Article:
Finding the On Ramp for the Skills Superhighway

In March, over 1,500 workforce professionals from as far away as Guam assembled in an unseasonably chilly Washington, D.C. for the National Association of Workforce Boards Annual Forum. IREC was on hand to meet with workforce professionals and employers, to promote the value of the IREC credential as a tool for WIBs when making decisions about allocation of workforce funding, and, more broadly, quality credentials and the role they play in the skills-based economy.

During his conference keynote, U.S. Labor Secretary Perez proclaimed: “We are at an historic moment right now. We have an incredible opportunity.” Relating it to Eisenhower establishing the interstate highway system in the 1950’s, Perez said the recently enacted Workforce Innovation and Opportunity Act (WIOA) and the workforce sector are building a ‘skills superhighway.’

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Watershed moment, indeed. The U.S. has seen the ratio of job seekers to jobs drop to 1.7 job seekers per open job (down from 7 job seekers per job in the depth of the recession). There is unprecedented focus on job-driven training, spurred by the White House (see Vice President Biden’s 2014 report), and bi-partisan support for WIOA, with its emphasis on the themes of skills-based training, training/jobs outcomes and industry partnerships to foster an economy where, in the words of Perez, there is “no spare American” and all of us are contributing to the revitalized economy.

More good news, many strategies to finding the ‘on-ramp’ for this skills superhighway are already in the toolkits of high quality clean energy training organizations.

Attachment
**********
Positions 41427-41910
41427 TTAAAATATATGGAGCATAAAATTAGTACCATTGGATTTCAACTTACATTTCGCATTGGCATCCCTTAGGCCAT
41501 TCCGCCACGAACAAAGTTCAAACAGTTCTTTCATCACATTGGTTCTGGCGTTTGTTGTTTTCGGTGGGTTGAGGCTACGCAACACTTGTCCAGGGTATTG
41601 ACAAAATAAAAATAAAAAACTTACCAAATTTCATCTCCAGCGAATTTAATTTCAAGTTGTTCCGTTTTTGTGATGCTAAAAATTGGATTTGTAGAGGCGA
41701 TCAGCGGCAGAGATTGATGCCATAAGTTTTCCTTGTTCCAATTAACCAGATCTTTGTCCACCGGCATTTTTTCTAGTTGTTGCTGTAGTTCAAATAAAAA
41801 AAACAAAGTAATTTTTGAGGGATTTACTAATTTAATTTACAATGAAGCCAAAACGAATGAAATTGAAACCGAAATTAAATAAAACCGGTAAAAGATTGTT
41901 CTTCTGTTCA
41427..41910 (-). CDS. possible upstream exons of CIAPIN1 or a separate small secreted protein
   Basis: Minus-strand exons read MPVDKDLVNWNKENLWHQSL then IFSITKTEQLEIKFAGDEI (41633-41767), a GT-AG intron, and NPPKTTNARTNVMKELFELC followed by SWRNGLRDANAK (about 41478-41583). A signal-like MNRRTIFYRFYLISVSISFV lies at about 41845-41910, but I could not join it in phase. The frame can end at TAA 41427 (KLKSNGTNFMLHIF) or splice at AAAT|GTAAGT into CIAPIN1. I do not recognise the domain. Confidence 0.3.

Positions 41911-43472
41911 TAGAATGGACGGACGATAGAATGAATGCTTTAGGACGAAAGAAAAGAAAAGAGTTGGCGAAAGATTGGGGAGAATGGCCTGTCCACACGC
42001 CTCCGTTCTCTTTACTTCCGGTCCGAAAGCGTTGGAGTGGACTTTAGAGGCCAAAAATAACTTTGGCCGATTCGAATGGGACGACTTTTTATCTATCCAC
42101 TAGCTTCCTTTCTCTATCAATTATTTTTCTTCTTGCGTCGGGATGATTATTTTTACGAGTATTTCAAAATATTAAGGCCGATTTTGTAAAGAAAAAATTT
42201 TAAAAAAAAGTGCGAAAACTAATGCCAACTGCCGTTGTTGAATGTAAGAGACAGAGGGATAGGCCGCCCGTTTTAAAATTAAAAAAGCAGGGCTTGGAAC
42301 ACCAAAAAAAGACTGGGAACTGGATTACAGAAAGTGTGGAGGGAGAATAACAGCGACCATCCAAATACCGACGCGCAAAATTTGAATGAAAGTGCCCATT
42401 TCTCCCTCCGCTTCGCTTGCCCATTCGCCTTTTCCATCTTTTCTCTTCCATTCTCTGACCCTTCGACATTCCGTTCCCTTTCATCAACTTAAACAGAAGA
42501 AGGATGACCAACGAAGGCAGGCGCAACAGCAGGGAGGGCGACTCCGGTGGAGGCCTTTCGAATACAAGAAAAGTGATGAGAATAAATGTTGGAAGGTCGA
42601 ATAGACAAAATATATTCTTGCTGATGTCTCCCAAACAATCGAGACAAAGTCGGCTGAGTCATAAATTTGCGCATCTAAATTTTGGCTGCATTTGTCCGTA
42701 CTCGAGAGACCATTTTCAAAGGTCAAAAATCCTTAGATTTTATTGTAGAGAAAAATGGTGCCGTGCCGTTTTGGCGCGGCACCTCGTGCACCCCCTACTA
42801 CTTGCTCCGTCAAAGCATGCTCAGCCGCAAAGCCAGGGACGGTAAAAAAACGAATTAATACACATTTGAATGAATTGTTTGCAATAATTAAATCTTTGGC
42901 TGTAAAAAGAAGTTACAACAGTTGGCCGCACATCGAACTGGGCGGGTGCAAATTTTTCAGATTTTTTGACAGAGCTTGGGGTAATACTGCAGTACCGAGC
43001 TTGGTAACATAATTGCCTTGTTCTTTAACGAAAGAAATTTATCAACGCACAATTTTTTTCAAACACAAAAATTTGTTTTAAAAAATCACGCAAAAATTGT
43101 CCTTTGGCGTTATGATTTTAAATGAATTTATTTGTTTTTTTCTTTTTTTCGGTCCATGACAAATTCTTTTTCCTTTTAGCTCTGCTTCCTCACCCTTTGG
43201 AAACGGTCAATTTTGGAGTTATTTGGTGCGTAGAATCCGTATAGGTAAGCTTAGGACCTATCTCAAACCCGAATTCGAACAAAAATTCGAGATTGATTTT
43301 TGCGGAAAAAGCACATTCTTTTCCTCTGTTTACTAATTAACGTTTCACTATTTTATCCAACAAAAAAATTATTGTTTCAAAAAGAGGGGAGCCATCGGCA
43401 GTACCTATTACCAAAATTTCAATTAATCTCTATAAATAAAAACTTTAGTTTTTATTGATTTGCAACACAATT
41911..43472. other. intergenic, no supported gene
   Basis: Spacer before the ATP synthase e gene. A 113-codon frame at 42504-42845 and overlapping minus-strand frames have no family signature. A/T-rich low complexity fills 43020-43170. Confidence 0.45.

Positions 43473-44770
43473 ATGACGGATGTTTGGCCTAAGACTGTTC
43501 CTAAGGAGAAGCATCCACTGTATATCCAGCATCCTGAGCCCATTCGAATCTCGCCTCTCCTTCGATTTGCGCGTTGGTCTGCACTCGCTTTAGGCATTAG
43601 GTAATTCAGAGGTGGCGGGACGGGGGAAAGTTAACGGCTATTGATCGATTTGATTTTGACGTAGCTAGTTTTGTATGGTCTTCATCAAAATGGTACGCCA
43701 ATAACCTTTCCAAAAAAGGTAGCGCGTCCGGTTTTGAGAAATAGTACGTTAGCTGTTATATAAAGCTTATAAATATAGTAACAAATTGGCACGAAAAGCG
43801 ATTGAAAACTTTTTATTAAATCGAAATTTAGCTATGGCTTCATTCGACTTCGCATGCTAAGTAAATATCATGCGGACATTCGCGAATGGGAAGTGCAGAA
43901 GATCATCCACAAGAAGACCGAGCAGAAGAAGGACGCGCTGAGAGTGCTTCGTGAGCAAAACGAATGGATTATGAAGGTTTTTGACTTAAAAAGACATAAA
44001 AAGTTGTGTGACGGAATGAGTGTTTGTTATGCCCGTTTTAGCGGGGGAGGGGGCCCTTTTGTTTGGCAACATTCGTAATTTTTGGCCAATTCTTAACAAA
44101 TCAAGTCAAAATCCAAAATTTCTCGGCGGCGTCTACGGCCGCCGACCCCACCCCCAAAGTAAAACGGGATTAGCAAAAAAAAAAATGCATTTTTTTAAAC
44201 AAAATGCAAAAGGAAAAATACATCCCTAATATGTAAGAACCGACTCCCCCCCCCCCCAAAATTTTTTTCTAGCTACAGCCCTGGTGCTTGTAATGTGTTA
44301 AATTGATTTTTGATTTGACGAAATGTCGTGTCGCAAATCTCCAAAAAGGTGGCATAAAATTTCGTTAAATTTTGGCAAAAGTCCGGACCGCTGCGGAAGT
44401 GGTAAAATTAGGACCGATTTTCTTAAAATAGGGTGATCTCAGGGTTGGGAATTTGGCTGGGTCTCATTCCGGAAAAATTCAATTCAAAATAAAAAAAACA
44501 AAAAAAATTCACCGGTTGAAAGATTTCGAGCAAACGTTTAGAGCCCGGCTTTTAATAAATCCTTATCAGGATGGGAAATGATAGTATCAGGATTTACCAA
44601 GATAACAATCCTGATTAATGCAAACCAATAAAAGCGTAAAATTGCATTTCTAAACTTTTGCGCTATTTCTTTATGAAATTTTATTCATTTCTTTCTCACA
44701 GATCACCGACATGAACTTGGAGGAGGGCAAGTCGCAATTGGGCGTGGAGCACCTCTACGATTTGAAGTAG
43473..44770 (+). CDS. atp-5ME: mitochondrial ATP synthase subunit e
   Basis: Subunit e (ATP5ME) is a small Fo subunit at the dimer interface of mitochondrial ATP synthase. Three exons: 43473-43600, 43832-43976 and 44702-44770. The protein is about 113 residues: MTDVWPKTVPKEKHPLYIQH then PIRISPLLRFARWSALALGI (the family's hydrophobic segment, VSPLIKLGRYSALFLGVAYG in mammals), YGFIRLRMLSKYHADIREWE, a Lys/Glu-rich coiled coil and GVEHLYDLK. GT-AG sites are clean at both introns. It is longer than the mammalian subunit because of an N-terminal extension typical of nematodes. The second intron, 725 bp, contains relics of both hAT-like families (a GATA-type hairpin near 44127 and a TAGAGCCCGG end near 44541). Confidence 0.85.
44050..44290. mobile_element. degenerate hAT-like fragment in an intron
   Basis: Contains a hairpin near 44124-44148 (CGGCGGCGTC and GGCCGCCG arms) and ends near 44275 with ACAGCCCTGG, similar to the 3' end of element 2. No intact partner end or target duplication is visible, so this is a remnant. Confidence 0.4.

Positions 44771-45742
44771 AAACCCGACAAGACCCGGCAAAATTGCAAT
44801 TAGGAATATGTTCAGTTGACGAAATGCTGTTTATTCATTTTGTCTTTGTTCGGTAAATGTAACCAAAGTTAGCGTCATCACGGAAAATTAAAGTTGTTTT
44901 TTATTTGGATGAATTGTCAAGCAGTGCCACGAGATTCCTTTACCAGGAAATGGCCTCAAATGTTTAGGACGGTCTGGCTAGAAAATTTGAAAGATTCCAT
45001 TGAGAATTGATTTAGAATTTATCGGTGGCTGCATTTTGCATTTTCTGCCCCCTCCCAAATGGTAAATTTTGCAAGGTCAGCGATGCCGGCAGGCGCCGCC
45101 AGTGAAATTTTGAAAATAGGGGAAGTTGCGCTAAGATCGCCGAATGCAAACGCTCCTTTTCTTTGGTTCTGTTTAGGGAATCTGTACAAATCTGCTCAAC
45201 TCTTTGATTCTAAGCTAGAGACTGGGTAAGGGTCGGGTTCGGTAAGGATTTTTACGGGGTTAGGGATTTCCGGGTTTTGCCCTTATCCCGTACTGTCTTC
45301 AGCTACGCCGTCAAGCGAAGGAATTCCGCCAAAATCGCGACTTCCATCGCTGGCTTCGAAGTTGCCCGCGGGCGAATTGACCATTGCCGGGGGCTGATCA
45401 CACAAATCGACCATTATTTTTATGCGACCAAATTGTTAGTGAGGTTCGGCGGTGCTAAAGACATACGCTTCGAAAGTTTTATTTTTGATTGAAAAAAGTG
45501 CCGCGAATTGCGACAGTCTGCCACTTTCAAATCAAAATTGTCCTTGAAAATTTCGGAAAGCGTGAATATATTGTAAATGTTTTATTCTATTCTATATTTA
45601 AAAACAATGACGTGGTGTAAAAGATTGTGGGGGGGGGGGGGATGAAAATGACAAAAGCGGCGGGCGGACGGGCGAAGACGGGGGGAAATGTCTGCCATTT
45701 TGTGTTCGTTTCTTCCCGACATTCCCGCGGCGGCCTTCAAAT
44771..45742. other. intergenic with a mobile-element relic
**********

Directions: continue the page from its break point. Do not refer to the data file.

Workforce training must be demand-driven. As Perez humorously noted, the times where we ‘trained and prayed’ are over. WIOA and the national landscape calls for strategic and sustained industry partnerships to ensure that training is preparing students for real jobs.

There should be multiple pathways to prosperity for Americans. It’s time to admit that a four-year liberal arts education is not necessary or even desirable for all students. Community colleges will continue to play a central role in effective workforce training (see President Obama’s call for two years of free college for Americans), along with apprenticeships. Did you know that every dollar spent on an apprenticeship has a $27 return? As modeled by countries like Germany, apprenticeships are a valuable opportunity to gain real skills matched to a range of careers, and should take their rightful place as a valid and respected pathway to prosperity.

Perez called for America to take job seekers where we find them, and make room for those with disabilities, veterans and the previously incarcerated to gain the skills they need to secure good jobs that are ready to be filled.

And finally, WIOA and the current climate necessitates that we all develop partnerships at scale. This was the primary theme of the NAWB Forum, and a familiar chorus for those of us engaged in clean energy workforce training. We’ve got some big tasks on our plate and can only succeed if we are all speaking with one another, coordinated in our forward movement and learning from one another’s successes and missteps. That is how we will build the ‘on-ramp’ to create the thriving middle class of the 21st century.

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Image: Copyright / 123RF Stock Photo

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